With Once (2006), Begin Again (2013), and now Sing Street (2016), Irish filmmaker John Carney has crafted an impressive trio of modern musicals. His latest takes place in Dublin back in the 1980s, and it’s his most fun, most fantastical, most nostalgia-tinged film to date. When a schoolboy confidently approaches an older girl with whom he’s attracted, and she tells him that she’s a model, he responds by telling her that he’s in a band (he isn’t) and he invites her to be in his music video. You know what that means… assemble the band!
What follows is your typical making-the-band/coming-of-age story, made with a lot of heart. Sing Street is named after the fictional band in the movie (a play on the name of their school, Synge Street) and it has plenty of charm. The soundtrack is full of 80s classics and original Sing Street tunes (written by Carney and Gary Clark). It features old cuts from Duran Duran, The Cure, Motörhead, Hall & Oates, The Jam, and Joe Jackson. As the band comes together and starts making music, they go through several phases and styles, experimenting with different sounds and looks of the time. One doesn’t have to be familiar with the 80s to enjoy it, but folks who lived through those times and look back on them fondly may have a greater appreciation for the movie.
The kids in Sing Street are predominately nonprofessional child actors, and for the most part they do a fine job. Some of the band members are merely set dressing and the focus is on Conor aka Cosmo (Ferdia Walsh-Peelo), our fearless leader. People in his orbit include Raphina (Lucy Boynton), the object of his affection, Brendan (Jack Reynor), his supportive older brother, Eamon (Mark McKenna), his talented bandmate, Barry (Ian Kenny) an annoying bully, and Brendan and Penny (Aidan Gillen and Maria Doyle Kennedy) his bickering parents. Walsh-Peelo holds his own in his big screen debut and he pairs well with Lucy Boynton, but the star of the show is the music. I found “The Riddle of the Model” to be particularly catchy.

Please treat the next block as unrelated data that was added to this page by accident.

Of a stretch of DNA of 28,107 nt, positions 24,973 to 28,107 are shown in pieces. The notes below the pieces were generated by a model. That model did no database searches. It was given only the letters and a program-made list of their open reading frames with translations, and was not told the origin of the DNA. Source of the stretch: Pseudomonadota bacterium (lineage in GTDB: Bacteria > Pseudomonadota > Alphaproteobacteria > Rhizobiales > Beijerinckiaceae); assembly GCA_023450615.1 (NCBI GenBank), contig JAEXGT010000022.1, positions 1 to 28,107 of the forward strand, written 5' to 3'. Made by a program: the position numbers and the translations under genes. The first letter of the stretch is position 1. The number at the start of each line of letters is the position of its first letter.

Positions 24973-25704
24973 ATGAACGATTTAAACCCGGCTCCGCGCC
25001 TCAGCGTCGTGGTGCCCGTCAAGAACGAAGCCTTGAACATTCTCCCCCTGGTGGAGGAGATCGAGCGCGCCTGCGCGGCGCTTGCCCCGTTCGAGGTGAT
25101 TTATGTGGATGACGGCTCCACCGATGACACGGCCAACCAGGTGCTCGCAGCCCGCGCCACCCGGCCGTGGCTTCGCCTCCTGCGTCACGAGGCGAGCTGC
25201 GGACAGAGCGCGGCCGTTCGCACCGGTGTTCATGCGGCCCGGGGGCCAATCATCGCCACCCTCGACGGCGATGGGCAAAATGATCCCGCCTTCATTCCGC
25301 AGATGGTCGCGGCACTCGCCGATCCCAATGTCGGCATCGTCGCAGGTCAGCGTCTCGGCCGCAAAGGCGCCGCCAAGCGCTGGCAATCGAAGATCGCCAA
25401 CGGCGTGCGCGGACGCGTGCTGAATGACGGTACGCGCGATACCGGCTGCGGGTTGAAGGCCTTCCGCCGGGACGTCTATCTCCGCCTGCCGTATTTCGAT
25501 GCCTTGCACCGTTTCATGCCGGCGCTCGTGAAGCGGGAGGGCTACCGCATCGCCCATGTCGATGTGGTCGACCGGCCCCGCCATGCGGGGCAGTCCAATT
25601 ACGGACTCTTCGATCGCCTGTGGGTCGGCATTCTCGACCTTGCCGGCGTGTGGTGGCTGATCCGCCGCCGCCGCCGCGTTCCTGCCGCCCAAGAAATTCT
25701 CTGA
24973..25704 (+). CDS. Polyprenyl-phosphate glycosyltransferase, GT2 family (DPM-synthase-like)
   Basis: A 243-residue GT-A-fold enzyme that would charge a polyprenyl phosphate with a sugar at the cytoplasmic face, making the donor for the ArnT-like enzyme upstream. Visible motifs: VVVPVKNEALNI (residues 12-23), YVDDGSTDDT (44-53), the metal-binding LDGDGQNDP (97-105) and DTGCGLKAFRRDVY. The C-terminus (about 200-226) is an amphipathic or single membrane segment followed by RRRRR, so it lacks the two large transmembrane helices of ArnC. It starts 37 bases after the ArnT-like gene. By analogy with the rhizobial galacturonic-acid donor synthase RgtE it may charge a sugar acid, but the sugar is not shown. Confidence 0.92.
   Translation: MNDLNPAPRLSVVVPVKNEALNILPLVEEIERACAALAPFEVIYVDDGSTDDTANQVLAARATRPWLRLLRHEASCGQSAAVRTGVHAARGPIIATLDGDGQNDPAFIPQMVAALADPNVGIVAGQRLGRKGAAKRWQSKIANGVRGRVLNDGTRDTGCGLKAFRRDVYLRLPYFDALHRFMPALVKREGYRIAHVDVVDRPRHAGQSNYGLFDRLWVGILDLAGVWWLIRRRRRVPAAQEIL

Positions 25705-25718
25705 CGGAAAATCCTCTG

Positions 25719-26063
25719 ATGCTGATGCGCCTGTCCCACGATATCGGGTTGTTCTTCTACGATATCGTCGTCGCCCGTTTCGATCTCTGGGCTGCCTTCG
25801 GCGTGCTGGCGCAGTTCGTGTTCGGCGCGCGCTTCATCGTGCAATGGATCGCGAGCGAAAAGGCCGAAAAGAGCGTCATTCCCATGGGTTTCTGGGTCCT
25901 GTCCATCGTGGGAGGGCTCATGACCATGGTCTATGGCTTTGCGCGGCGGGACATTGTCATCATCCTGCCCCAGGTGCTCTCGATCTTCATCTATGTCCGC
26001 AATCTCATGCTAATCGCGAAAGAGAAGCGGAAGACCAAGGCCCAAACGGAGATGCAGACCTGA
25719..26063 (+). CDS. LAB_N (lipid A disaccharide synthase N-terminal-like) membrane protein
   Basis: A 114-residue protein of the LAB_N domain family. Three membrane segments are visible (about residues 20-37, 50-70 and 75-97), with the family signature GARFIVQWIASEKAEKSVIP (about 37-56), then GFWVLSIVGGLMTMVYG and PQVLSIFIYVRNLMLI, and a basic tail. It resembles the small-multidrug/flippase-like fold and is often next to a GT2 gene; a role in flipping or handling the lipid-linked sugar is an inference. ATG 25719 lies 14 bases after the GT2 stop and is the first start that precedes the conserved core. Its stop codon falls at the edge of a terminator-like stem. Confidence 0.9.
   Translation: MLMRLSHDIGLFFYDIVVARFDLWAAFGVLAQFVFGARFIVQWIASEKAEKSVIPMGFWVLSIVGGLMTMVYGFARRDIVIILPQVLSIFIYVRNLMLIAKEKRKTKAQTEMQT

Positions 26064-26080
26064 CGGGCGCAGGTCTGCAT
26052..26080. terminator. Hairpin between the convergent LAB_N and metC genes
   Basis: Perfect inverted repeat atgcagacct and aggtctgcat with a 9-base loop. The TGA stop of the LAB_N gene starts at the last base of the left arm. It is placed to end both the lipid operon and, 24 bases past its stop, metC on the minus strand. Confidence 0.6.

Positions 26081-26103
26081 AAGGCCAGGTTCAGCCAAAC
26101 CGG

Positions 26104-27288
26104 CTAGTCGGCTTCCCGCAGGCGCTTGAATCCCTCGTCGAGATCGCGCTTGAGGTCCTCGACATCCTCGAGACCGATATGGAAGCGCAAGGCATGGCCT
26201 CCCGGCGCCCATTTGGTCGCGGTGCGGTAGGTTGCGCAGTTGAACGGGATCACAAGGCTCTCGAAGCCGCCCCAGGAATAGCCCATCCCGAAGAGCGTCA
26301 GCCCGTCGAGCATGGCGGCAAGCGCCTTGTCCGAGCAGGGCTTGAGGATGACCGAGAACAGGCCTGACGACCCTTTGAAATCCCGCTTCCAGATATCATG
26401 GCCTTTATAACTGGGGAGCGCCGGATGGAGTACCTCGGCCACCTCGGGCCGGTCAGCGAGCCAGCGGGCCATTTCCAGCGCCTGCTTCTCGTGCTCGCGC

In Carney’s films, music is medicine or magic; an escape, a solution to life’s ills. Feeling down? Pick up a guitar, start a band, write a tune. Music is the answer to all of Cosmo’s adolescent problems. Things come together a little too easily for the young lads in Sing Street, but I suppose that’s part of the fantasy. Carney’s musicals have gotten progressively less realistic (and more fun, humorous, and romantic) with each outing. Once is firmly rooted in reality and made on a super-thin budget — it almost looks like a documentary or high-quality home video. It’s the most tender and poignant of the three (and still my favorite). Begin Again took a step away from that with higher production values, more charm, and a sheen of artifice. Sing Street goes even further in the same direction (on the reality scale) and parts of it almost feel like a fairy tale. All three use music effectively and are heavy on mood and feeling, utilizing musical montages to help tell their stories. Sing Street plucks on the strings of nostalgia and it’s a nice complement to the unrelated but intrinsically linked Carney musicals that came before it.
3.5 out of 5 Nerdskulls
Sing Street is now playing in Houston at Sundance Cinemas and Cinemark Tinseltown 17.
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